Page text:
“It was a high school teacher, Mr. Arnett, who really opened my eyes to the idea of journalism and the great big world beyond King City. I had watched “Crossfire” with my dad, and I love to write. So that was my major, even though I didn’t have a TV set at San Jose State.”

“Kelly was so outgoing and friendly and hard-working,” says Margaret Tamisiea, a college dorm-mate who became her best friend. “She would get up at 4 a.m. for her internship at KNTV and then go to classes.”

Now in community relations at Adobe, Tamisiea and Kline worked together in San Jose City Council member David Pandori’s office in the early 1990s. Today they live a block apart, share many friends and spend time together away from work skiing, in a book club and other activities.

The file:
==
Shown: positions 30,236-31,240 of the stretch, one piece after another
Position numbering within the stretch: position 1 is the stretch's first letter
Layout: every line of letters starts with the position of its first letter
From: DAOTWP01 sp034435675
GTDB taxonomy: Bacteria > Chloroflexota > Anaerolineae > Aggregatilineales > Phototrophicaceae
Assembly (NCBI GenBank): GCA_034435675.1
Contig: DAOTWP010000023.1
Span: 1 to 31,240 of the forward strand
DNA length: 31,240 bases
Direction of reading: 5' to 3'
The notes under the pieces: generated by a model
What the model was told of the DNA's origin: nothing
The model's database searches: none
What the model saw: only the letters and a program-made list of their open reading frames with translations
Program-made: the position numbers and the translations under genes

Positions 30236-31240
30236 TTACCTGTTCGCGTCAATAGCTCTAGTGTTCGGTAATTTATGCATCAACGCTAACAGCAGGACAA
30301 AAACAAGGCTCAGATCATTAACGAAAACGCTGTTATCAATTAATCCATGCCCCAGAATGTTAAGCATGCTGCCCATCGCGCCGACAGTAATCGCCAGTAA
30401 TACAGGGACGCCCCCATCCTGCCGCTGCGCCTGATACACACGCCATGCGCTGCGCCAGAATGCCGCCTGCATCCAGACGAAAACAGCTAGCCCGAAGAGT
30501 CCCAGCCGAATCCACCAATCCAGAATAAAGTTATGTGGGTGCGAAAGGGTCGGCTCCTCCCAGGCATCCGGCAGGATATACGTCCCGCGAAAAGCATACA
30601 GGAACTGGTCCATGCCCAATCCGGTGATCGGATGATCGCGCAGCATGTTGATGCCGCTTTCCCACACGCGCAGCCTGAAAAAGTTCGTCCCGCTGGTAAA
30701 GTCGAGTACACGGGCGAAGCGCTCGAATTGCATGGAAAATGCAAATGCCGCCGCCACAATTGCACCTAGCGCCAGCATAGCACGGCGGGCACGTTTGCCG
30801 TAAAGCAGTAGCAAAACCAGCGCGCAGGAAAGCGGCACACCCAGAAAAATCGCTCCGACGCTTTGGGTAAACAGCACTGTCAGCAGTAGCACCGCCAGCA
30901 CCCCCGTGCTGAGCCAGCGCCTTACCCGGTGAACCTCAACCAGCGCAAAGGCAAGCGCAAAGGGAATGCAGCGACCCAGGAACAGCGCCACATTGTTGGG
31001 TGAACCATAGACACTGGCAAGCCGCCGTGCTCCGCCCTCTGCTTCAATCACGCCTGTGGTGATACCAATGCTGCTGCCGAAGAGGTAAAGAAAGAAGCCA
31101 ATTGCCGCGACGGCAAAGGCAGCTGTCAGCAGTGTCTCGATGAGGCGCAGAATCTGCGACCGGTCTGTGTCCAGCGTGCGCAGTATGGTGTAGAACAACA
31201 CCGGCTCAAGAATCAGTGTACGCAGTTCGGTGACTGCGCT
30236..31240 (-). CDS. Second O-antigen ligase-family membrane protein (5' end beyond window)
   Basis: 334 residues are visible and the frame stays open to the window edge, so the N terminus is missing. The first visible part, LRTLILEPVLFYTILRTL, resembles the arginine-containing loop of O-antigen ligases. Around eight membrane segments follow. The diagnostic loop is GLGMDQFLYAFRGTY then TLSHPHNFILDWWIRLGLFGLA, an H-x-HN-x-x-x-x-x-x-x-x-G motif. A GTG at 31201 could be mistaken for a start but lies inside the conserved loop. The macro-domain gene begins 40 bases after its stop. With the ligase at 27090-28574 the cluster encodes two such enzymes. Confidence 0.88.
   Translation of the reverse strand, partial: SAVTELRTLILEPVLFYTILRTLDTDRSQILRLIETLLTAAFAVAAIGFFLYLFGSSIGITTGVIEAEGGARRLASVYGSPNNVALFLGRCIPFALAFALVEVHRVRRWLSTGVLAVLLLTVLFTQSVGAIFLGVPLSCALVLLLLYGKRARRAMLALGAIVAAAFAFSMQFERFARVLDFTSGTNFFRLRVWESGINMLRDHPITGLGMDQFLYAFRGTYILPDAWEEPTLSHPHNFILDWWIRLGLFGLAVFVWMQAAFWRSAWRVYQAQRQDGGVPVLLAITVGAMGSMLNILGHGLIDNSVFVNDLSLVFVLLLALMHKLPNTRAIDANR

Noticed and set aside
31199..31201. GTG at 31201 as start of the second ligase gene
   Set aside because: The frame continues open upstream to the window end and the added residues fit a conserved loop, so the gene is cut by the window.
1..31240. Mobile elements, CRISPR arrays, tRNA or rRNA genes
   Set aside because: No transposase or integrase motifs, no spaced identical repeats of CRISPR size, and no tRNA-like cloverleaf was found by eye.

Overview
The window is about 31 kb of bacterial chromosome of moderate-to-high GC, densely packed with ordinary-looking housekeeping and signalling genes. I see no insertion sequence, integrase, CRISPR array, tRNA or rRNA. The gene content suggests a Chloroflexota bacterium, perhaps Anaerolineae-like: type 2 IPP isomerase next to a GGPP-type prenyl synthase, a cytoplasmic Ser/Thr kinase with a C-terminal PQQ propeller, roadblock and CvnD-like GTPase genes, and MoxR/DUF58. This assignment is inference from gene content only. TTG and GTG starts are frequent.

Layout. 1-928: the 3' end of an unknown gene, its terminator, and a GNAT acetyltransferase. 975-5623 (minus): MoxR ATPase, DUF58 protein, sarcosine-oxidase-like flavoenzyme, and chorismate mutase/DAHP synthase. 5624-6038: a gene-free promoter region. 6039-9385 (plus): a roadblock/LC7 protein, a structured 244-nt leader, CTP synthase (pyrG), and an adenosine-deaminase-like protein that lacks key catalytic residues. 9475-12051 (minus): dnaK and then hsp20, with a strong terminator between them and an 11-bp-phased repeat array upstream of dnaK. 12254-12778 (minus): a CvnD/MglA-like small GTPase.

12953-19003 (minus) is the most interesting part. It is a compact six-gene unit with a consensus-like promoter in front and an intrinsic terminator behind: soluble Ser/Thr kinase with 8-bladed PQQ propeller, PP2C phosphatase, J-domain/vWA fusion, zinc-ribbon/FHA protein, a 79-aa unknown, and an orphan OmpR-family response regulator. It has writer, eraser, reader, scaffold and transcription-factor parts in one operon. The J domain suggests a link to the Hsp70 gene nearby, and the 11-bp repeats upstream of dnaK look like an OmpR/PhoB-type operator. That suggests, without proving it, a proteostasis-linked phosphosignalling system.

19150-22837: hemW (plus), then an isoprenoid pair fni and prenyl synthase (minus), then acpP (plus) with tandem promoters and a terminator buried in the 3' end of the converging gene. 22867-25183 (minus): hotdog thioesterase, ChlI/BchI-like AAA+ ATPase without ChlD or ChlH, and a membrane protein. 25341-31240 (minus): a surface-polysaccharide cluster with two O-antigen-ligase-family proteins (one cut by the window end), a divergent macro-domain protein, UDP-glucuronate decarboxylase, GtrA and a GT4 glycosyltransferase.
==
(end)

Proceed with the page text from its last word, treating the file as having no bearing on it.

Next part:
“I like Kelly because she is genuine and supportive, and always curious about life,” said Tamisiea.

Upon graduation with dual degrees in journalism and political science, Kline applied for and received an internship at CNN in Washington, D.C., where she worked as a research assistant and writer on, of all things, “Crossfire.”

“It was my dream job. I arrived one week before the first Gulf War began, when CNN was emerging as a major cable news source. But I soon realized I was a little cog in a big wheel, and that didn’t excite me at all. It turned out I wanted to be on the other side of the camera, and I really loved being part of a small community.”